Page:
It is the season where colds, viruses and bugs may get the better of you and keep you home sick. It seems that colder temperatures prohibit the immune system from responding adequately due to a reduction in antiviral signals. How do you address the inflammation in your body when you are ill? The truth is that a bowl of chicken soup, like your grandmother suggested, could be the solution. According to Dr. Stephen Rennard of the University of Nebraska Medical Center, having a bowl of chicken soup could inhibit the white blood cells or neutrophils from moving and thus limit the symptoms of a respiratory infection. Additionally, chicken soup is a liquid and staying properly hydrated during times of illness is also important. Dr. William Schaffner, Vanderbilt University Professor, claims chicken soup can help rid you of the mucus buildup that occurs during the typical cold.
Often when individuals are sick they do not have an appetite, or it changes dramatically. What does this mean? Scientific research indicates that what you do for nutritional support during a virus is different than a bacterial infection. To fight off a virus, eating may help, but with a bacterial infection, this is not always the case. Certain foods and spices, like garlic, may be even more beneficial than others during a cold. Including foods that are high in Vitamin C can also help. Vitamin C is an antioxidant that has shown promise in improving immune-system function. Foods like red bell peppers, kiwi, oranges, lemons, broccoli and sweet potatoes contain high levels of this vitamin to name a few. Equally important is maintaining vitamin D levels that can become depleted during the winter months. According to Dr. Gala in his book, Your Supplement Guide, “You can only make Vitamin D when your shadow is shorter than you.” He recommends asking your doctor for a 25-hydroxy vitamin D test to determine your level and then aim for a D level of around 30 to 100 ng/ml.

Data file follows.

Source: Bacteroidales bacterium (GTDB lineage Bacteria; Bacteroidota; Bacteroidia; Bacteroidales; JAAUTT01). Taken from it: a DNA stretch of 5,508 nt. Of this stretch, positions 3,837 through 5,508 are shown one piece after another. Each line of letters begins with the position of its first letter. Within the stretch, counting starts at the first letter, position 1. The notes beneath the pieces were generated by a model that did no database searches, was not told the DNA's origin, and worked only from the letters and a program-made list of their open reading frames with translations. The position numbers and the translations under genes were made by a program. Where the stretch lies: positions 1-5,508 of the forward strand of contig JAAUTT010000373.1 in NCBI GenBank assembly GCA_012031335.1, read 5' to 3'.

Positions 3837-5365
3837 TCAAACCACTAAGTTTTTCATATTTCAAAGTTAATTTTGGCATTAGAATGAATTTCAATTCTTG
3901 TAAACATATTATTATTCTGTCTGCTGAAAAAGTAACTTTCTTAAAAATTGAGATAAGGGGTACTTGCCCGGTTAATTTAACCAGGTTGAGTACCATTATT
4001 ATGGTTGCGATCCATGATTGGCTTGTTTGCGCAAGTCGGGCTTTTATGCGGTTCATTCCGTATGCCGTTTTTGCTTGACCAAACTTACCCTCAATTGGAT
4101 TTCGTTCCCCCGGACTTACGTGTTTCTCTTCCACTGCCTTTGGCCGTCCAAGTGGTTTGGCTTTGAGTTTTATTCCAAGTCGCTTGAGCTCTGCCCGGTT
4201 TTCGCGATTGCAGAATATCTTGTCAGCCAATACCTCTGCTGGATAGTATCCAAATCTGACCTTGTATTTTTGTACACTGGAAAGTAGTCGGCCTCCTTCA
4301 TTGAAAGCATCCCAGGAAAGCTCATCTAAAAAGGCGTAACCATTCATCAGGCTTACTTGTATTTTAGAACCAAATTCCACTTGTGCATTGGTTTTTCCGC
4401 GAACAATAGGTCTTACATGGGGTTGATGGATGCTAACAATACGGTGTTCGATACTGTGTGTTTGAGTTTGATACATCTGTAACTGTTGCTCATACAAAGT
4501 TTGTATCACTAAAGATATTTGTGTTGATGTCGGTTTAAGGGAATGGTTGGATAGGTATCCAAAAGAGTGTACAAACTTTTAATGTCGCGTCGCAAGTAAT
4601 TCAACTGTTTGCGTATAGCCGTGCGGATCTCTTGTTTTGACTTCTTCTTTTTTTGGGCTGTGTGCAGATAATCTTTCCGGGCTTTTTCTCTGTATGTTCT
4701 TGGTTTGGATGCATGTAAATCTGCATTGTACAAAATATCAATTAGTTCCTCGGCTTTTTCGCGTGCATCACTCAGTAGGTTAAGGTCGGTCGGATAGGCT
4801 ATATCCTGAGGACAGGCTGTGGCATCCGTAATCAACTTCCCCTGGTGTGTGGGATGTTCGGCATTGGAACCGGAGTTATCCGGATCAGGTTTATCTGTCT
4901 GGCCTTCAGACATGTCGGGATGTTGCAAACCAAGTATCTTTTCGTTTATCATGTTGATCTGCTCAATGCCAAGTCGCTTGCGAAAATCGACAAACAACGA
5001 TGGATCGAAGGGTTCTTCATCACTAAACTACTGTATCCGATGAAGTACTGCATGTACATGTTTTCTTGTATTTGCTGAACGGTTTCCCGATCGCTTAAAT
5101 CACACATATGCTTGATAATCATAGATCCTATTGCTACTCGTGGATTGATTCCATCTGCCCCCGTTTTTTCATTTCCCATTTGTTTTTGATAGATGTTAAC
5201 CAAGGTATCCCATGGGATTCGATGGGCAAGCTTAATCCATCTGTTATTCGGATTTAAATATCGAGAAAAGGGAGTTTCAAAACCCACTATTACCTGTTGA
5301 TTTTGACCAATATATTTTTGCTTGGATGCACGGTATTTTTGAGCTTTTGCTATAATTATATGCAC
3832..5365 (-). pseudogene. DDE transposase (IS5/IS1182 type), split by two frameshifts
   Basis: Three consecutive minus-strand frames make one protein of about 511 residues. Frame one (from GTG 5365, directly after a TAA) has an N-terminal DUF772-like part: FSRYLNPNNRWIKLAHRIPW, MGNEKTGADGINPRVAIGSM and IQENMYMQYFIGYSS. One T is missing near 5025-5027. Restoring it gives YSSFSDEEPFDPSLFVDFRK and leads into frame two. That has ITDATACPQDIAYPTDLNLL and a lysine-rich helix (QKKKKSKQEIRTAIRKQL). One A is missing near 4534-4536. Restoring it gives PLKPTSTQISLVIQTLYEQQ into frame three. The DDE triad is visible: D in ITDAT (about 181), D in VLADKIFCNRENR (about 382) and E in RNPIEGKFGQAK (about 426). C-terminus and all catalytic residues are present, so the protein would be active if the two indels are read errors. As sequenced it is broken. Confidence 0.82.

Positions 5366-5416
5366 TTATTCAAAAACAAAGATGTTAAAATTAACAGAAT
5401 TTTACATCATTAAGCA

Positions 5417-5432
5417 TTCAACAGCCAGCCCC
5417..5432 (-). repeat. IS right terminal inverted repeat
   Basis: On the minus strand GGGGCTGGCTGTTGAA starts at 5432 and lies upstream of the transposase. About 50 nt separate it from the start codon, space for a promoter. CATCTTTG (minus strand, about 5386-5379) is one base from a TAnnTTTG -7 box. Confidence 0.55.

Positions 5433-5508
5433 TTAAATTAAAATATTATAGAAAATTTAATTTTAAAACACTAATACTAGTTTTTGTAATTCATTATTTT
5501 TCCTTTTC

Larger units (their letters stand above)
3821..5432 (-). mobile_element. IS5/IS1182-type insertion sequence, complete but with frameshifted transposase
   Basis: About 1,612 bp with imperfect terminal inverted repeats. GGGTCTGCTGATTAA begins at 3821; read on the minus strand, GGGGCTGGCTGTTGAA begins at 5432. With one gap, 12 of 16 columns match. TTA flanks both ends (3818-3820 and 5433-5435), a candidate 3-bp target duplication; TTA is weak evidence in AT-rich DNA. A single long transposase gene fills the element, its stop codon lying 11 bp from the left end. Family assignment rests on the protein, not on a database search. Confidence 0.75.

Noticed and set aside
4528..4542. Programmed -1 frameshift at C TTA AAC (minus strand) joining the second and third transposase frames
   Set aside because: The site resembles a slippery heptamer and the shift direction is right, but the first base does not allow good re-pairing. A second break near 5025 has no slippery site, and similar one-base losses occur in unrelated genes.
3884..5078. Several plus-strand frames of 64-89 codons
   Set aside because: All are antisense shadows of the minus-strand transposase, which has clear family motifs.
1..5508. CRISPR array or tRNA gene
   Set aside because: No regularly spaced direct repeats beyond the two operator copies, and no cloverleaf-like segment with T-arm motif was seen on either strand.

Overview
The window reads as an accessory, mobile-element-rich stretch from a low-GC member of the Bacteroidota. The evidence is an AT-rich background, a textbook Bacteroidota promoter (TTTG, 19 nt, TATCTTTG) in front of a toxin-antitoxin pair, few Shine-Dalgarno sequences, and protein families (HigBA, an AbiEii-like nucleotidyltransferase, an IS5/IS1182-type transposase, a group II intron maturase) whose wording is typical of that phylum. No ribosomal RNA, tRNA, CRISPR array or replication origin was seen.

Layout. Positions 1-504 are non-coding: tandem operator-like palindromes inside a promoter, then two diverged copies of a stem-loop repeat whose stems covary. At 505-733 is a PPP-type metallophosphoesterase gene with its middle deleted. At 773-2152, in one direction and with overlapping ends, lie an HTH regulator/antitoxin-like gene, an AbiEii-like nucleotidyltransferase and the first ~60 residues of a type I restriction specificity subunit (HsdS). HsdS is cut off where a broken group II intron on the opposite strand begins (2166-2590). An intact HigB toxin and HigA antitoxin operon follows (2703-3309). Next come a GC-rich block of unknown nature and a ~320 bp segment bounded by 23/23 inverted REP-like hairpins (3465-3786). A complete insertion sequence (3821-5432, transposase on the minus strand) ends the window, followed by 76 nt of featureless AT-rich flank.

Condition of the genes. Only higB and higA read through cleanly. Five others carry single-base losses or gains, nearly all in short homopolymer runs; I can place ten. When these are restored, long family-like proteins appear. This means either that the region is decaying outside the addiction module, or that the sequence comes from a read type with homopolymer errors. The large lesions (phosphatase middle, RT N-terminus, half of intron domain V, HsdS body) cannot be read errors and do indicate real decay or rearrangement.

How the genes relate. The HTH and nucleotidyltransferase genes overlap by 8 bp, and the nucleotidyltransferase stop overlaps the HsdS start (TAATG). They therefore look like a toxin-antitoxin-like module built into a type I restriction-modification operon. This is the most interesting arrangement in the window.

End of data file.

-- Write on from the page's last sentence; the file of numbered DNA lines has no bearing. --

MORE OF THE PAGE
And the next time, you are bemoaning being inflicted with the common cold virus, remember that sometimes even viruses can be beneficial. In fact, the cold virus is being used to treat a rare and aggressive form of cancer as outlined in this article from the MD Anderson Cancer Center (https://www.mdanderson.org/publications/conquest/conquest-fall-2015/unleashing-the-cold-virus-to-kill-cancer.html).